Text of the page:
ARTHUR EDWIN WOOTTEN

Arthur was born in Holyport in 1872.  His chosen career was that of an Electrical Engineer.  He was reportedly the first to supply domestic electricity to local houses in Bourne End and to Abbotsbrook Estate from a dynamo which he ran from his workshop.  This was subsequently taken over by the Cookham and District Electricity Company and later by the Wessex Corporation.

He started out by buying a second hand shed and began WOOTTENS BOATYARD with just £5.00 hiring dinghies and punts to the public.  Jobs were of a small scale, such as collecting and delivering punts from the Henley regatta, replacing paddles to  Skiffs and maintaining small boats for short periods of time.  Arthur Wootten charged 1 shilling for an hour’s labour.

HARRY WOOTTEN

Harry was Arthur’s brother.  A well known character in Cookham who began boatbuilding from the tender age of 10 and continued boatbuilding until he was 79 years old.

GUY WOOTTEN Snr

Son of Arthur, Guy originally took employment in the City as a Sales Rep and later joined the Boatyard in 1931.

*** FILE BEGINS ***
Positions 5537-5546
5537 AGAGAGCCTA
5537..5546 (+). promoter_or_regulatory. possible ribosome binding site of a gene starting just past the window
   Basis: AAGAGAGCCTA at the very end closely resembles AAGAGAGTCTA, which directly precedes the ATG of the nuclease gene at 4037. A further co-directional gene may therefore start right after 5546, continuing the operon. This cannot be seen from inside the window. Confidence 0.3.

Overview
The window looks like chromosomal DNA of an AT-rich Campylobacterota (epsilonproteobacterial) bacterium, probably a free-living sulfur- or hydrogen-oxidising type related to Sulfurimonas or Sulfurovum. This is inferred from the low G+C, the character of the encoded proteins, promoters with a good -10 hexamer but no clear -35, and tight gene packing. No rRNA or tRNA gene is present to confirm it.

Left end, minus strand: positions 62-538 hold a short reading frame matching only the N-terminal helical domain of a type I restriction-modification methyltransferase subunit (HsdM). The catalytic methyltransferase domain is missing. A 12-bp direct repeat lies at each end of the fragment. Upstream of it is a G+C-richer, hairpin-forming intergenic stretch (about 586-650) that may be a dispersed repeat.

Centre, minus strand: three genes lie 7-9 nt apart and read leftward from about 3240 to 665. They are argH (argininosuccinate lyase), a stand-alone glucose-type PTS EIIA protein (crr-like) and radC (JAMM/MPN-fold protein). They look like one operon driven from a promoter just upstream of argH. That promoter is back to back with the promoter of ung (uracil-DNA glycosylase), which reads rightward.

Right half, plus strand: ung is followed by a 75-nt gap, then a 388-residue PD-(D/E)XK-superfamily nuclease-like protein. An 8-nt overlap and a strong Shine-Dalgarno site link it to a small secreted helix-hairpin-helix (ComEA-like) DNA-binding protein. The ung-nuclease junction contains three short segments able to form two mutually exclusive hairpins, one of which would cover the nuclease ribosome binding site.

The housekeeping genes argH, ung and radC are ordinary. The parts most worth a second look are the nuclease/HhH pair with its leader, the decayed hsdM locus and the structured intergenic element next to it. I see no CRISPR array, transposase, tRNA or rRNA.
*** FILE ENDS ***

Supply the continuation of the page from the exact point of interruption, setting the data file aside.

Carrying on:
The War Years saw a major expansion at the yard as contracts came in from the Admiralty to help with the war effort consisting of building small Cutters and Dinghies.
Brothers Arthur and Guy are famous for building the record breaking Sopranino, the smallest boat to sail the Atlantic in the 1950’s.  

PATRICK WOOTTEN

Pat left school in 1953 and entered the family business.  Pat served his four-year apprenticeship at the family yard.  Pat originated the construction of a 28ft slipper stern launch in 1989, combining both traditional and modern techniques having hand crafted mahogany above the waterline with  moulded Glass Reinforced Plastic bottom which results in a classic traditional craft.

Another specialty of Pats were the hundreds of HAMPSHIRE PUNTS he built, many for the Thames Conservancy to use for lock work and still can be seen in operation at locks today.

GUY WOOTTEN Jnr

Since the death of his father Pat, Guy now runs the Boatyard following the traditions of his family.  In 1993 Guy restored the Baby Greyhound, one of the only surviving 50ft Andrews Slipper Launches.  In recognition of over 30 years of dedication and service on the Thames, in 2007 Guy was honoured to be invited by The Queen’s Swan Marker to take part in the historic ceremony of Swan Upping; he hopes to continue in the prestigious role of Swan Upper on behalf of The Crown for many years to come.  In 2007 Guy was very proud to have his son Lee join the family business and hopes he continues the family traditions for another 100 years 

Did you know?

Few yards can boast an unbroken history of over 100 years on the same site, but four generations of Woottens have kept boat building alive at Cookham Dean.

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